Canadian Plastics

Bioplastics

Breakthrough in biodegradable cosmetics packaging

November 1, 2006   Canadian Plastics



Breakthrough in biodegradable cosmetics packaging

The use of biodegradable plastics in cosmetics packaging may get the kiss of approval if RPC Cresstale Ltd.’s new lipstick container catches on.

Now in trial production, the packaging is made from polyhydroxyalkanoate (PHA), a polymer produced from organic sugars and oils that break down in soil, composting waste treatment processes, river water and marine environments. According to Cresstale, the only products generated during decomposition are carbon dioxide and water — and since these are the materials required to manufacture PHA, the life cycle is effectively a closed loop.

The lipstick uses RPC’s “revolve” mechanism, a collapsible tower that allows the container to be made in four molded parts and from one single material, instead of the conventional five components requiring a number of different materials. “A high degree of molding expertise was needed to overcome the previously unknown problems when molding this innovative new material,” John Birkett, project manager at RPC Cresstale, said. “The successful application of PHA indicates that fully biodegradable cosmetics packaging can be a reality.”

RPC Cresstale Ltd. (Thornaby, UK);

www.rpc-cresstale.co.uk; +44 0 1642 769022

Bioplastic cutlery can be thrown away with the leftovers

You could say that specialty packaging company The Huhtamaki Group is trying to cut into the plastic tableware market with its new BioWare cutlery, made from Novamont SPA Italy’s Mater-Bi line of bioplastics.

A biopolymer formed from a mixture of renewable resources including corn starch and vegetable oils, the Mater-Bi bioplastic is suitable for injection molding, sheet and film applications, and complies with EU regulations for food contact. The BioWare line of forks, knives and spoons is suitable for hot and cold food, according to Huhmataki, and can be coloured with natural pigments, heat laminated to paper, cardboard, cotton and other natural fibres — and even sterilized.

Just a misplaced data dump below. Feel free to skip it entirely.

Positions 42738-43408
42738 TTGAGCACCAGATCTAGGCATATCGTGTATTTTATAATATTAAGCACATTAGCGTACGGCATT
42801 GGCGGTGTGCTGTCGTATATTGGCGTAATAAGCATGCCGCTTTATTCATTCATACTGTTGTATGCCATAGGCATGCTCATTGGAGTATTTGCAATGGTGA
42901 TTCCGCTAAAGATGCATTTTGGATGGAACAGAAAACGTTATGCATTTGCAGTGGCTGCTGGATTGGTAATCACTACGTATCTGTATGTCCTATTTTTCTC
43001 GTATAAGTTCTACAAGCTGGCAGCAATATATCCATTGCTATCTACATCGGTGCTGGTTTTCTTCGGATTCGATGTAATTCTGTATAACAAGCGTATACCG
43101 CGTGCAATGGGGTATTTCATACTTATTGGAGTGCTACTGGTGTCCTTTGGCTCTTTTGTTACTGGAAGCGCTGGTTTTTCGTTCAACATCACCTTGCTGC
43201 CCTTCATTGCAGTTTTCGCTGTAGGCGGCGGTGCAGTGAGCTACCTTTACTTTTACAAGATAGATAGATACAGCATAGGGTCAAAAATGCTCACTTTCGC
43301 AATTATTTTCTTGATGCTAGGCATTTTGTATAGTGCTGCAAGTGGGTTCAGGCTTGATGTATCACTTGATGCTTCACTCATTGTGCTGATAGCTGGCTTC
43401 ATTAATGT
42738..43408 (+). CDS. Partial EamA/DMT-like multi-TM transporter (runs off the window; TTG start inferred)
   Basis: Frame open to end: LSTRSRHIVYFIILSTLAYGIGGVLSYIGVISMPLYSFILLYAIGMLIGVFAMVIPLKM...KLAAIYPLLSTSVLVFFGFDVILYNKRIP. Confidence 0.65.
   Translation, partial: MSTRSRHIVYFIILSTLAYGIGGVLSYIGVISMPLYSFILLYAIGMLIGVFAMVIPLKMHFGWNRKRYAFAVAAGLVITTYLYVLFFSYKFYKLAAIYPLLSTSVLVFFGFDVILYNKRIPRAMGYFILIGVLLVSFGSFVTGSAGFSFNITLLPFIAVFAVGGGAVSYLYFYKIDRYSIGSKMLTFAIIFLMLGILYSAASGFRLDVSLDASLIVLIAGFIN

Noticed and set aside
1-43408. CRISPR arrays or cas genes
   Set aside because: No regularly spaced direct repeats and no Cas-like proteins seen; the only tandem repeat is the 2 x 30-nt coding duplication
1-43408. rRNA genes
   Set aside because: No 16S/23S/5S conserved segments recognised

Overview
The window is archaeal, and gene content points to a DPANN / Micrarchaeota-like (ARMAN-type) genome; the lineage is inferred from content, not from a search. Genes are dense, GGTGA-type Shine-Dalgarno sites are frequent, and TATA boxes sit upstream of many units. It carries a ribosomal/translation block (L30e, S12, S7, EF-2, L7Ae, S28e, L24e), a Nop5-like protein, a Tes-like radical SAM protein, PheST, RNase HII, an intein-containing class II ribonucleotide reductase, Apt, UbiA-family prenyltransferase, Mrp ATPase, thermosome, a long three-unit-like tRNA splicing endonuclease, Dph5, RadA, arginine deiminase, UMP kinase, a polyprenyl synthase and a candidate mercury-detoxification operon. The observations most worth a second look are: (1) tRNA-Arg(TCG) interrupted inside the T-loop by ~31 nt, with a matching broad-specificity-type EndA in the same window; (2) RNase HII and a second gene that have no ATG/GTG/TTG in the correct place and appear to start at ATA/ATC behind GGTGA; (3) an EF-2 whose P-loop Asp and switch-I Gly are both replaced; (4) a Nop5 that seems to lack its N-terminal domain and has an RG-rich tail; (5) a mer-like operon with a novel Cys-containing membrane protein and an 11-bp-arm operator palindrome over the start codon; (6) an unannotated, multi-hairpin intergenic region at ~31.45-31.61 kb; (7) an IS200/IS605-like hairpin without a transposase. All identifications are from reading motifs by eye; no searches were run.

Through it all, they remain crack-resistant and flexible, and in the end can be thrown out with the leftovers, allowing food operators easier cleanup by combining the waste streams of food and packaging.

The Huhtamaki Group (Espoo, Finland);

www.huhtamaki.com; +358 10 686 7863

Novamont SPA Italy (Novara, Italy);

www.materbi.com; +39 0321 6996

New blow molders for corn-based plastic bottles

The Freedom Series polylactide (PLA) blow molders from bottle equipment manufacturer Norland International are designed specifically for the production of compostable bottles made of PLA, a 100 per cent corn-based plastic developed by NatureWorks LLC, of Minneapolis, Minn.

Originally developed for blowing petroleum-based polyethylene terephthalate (PET) bottles, the Freedom Series machines have been adapted for PLA, and can produce 1,500, 3,000 or 4,500 bottles per hour, depending on the machine model chosen. And according to Norland, water bottling companies that produce their own bottles can save from 25 per cent up to 50 per cent of their cost of bottles compared to buying pre-formed PET bottles.

NatureWorks estimated that its PLA bottles are compostable, in industrial composting facilities, within 45 to 90 days. They also require 20 to 50 per cent less fossil fuels to create than PET bottles. Additionally, NatureWork’s PLA preforms are heated to just 75 Celsius (C), while PET preforms must be preheated to approximately 100 C, offering a further energy saving.

Norland International (Lincoln, Neb.);

www.norlandintl.com; 402-441-3737

NatureWorks LLC (Minneapolis, Minn.);

www.natureworksllc.com; 952-742-0400


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